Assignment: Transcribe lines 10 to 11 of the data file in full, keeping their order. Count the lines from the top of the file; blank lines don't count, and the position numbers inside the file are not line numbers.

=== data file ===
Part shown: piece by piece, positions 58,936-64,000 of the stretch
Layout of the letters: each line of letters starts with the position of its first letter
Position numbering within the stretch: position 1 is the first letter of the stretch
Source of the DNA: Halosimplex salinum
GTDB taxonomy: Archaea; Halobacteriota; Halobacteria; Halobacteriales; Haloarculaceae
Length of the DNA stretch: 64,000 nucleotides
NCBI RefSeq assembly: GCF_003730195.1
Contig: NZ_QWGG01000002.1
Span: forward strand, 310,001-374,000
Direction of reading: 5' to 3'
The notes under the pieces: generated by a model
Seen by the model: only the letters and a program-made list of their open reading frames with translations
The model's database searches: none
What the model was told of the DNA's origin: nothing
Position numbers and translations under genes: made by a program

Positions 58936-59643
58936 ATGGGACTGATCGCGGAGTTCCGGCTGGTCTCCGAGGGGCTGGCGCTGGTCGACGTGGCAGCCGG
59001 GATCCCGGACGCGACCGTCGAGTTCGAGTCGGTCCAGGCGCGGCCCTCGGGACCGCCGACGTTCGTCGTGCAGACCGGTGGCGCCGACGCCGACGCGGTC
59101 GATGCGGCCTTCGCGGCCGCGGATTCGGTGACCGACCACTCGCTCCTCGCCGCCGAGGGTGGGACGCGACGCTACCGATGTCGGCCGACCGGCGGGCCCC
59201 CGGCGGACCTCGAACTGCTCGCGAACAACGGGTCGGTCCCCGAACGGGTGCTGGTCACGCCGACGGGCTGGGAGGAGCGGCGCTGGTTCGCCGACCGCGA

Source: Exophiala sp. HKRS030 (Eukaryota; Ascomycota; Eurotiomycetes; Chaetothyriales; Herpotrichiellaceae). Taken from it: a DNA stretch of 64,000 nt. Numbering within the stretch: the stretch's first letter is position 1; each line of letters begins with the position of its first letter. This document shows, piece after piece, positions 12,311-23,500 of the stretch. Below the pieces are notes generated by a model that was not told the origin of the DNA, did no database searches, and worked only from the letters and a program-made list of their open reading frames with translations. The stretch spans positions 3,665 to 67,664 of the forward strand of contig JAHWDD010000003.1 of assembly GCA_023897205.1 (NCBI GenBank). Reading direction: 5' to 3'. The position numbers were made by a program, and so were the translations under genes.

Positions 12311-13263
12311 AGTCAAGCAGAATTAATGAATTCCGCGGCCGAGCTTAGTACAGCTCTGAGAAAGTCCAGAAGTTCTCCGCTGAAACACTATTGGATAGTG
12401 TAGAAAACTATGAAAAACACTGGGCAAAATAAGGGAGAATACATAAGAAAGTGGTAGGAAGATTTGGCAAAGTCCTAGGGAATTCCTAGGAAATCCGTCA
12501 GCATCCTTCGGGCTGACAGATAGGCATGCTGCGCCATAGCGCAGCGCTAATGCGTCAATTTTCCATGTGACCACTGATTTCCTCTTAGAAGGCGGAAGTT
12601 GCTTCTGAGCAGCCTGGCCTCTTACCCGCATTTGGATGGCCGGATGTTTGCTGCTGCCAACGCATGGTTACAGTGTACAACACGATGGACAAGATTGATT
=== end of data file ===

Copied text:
Direction of reading: 5' to 3'
The notes under the pieces: generated by a model